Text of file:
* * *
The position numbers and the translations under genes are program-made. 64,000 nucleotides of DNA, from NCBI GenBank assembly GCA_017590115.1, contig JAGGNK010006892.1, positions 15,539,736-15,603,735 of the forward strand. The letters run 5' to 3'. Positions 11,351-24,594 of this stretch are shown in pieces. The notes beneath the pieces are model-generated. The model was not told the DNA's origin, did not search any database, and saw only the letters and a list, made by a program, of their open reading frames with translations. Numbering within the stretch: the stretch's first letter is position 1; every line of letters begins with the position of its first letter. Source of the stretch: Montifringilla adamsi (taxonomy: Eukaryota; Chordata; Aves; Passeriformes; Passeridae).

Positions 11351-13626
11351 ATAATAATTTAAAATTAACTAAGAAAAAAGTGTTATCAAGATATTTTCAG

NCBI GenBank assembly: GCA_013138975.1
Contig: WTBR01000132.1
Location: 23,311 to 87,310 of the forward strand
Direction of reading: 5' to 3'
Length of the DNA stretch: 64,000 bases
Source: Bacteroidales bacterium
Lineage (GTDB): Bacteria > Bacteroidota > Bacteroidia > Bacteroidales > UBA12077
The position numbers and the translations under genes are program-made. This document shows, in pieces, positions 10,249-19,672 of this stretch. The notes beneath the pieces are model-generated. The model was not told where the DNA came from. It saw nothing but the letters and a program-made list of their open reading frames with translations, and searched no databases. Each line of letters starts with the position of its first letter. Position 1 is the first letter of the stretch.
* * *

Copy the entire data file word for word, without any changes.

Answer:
The position numbers and the translations under genes are program-made. 64,000 nucleotides of DNA, from NCBI GenBank assembly GCA_017590115.1, contig JAGGNK010006892.1, positions 15,539,736-15,603,735 of the forward strand. The letters run 5' to 3'. Positions 11,351-24,594 of this stretch are shown in pieces. The notes beneath the pieces are model-generated. The model was not told the DNA's origin, did not search any database, and saw only the letters and a list, made by a program, of their open reading frames with translations. Numbering within the stretch: the stretch's first letter is position 1; every line of letters begins with the position of its first letter. Source of the stretch: Montifringilla adamsi (taxonomy: Eukaryota; Chordata; Aves; Passeriformes; Passeridae).

Positions 11351-13626
11351 ATAATAATTTAAAATTAACTAAGAAAAAAGTGTTATCAAGATATTTTCAG

NCBI GenBank assembly: GCA_013138975.1
Contig: WTBR01000132.1
Location: 23,311 to 87,310 of the forward strand
Direction of reading: 5' to 3'
Length of the DNA stretch: 64,000 bases
Source: Bacteroidales bacterium
Lineage (GTDB): Bacteria > Bacteroidota > Bacteroidia > Bacteroidales > UBA12077
The position numbers and the translations under genes are program-made. This document shows, in pieces, positions 10,249-19,672 of this stretch. The notes beneath the pieces are model-generated. The model was not told where the DNA came from. It saw nothing but the letters and a program-made list of their open reading frames with translations, and searched no databases. Each line of letters starts with the position of its first letter. Position 1 is the first letter of the stretch.